Value in early Merino fleece trait measurement being researched

Sheep Central, June 9, 2015
NSW DPI livestock handler Tom Patterson, drafts CTSE progeny from the 2013 drop at the Trangie Agricultural Research Centre.

NSW DPI livestock handler Tom Patterson, drafts CTSE progeny from the 2013 drop at the Trangie Agricultural Research Centre.

Merino breeders will get insights into the value of early measurement of wool production traits at a free Trangie field day this month.

DPI sheep researcher Sue Mortimer said new information from a post-weaning fleece assessment project funded by Australian Wool Innovation will be outlined at the June 18 field day at the Trangie Agricultural Research Centre.

The early-age fleece trait project is looking at post-weaning fleece traits, their inheritance and their relationship with later performance in Merino sheep.

“We’re looking at wool production characters; in terms of fleece weight, greasy and clean, yield, diameter, co-efficient of variation of diameter, staple length and strength.

“We have information on wool production traits at yearling, hogget and adult ages, but increasingly the recording and evaluation of rams is occurring at early ages,” she said.

Dr Mortimer said the measurements are being taken on ewes and wethers, additional to what was needed for the Macquarie Central Test Sire Evaluation conducted with the support of the Australian Merino Sire Evaluation Association at Trangie.

“We just added two additional shearings – a post-weaning (8.5 months) to the hogget (15 months) shearing planned for this site plus the adult shearing at 22 months of age.”

Early results on fleece weight heritability

She said the data is being analysed, but early results do suggest that for fleece weight at least, the heritability may be lower than the estimates currently used for yearling expression.

“For the other traits, the heritability seems to be consistent with the estimates for yearling expression,” she said.

Dr Mortimer said if data from a post-weaning or hogget shearing or even as a yearling, is the only information a flock owner is able to get, it will be useful for selection purposes.

“It will be useful information, although its relationship with traits expressed later on may not be as strong.

“There will still be value in having that information, because without it your accuracy in identifying animals of greater genetic merit will be reduced.”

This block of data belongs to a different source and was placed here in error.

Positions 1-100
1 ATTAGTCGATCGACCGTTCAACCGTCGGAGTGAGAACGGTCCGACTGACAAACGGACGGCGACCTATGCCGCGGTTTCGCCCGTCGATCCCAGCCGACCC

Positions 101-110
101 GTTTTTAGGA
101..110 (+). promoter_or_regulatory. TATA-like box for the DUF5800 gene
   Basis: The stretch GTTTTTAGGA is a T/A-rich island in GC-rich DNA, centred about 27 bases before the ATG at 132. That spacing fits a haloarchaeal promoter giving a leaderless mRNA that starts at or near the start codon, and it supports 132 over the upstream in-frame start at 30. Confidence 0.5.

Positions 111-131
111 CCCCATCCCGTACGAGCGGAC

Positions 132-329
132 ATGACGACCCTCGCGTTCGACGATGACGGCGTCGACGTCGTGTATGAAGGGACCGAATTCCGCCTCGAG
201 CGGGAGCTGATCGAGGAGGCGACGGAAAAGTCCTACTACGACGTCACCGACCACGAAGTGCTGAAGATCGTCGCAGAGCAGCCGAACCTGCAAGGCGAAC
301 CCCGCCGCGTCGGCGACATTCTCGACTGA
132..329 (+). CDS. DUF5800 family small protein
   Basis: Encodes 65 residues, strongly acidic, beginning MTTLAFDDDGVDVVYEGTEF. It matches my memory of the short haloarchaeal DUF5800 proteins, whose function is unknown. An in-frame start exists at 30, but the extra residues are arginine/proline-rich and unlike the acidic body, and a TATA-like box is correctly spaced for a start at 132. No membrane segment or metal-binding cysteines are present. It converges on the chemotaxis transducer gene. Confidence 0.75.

Early measurement still reasonable predictor

Earlier measurement would still be a reasonable predictor of performance later in life, she said, though results from various studies show that one measurement as an adult also would be needed to have more accurate predictions of lifetime wool production. Then accuracy of selection of rams and ewes is much improved by having the extra measurement with the early assessments, Dr Mortimer said.

“The data is a start in the direction of determining how different bloodlines might perform at an early age.

“We would certainly need greater numbers of sires representing each of the bloodlines to get good information in that respect.”

Latest Merino sire evaluations will be available

The latest results from Merino sire evaluations will be available at the field day. Producers will be able to inspect 27 progeny groups from the 2013 drop and learn how to use Central Test Sire Evaluation (CTSE) reports to add value to their flocks.

Independently evaluated in the Macquarie Valley by the Department of Primary Industries (DPI), the CTSE reports provide benchmarks for Merino sire performance from leading Merino studs, including seven local studs, in low rainfall, mixed farming and pastoral environments.

Dr Mortimer said sire evaluations deliver reliable information on commercially significant wool and meat traits to producers who want to meet flock breeding objectives.

“Evaluations of the 2012 and 2013 progeny of 23 elite Merino rams, including Dohne Merino and soft rolling skin (SRS) sires, contain visual and measured assessments of wool production and quality, growth rates and ultrasound eye muscle and fat depth of the progeny,” Dr Mortimer said.

“Breeding programs based on artificial insemination can link visual traits to performance using sire evaluation quality performance records on critical visual traits.”

Practical demonstrations of sheep handling equipment

Local wool classers, ram breeders and industry specialists will be available to answer questions, discuss options and explain how breeding objectives can be best met.

Producers will also be given practical information and demonstrations on getting value from sheep handling equipment. Information on Australian Sheep Breeding Values, visually assessed production traits and flock breeding values is available for the sires.

The Merino CTSE field day, sponsored by Sheep Connect NSW, will run from 10am until 4pm with lunch provided by the Trangie CWA.

Contact Toni George at TARC to register for the field day, [email protected] and (02) 6880 8043.

Source: NSW DPI


Your email address will not be published. Required fields are marked *

Your comment will not appear until it has been moderated.
Contributions that contravene our Comments Policy will not be published.


Get Sheep Central's news headlines emailed to you -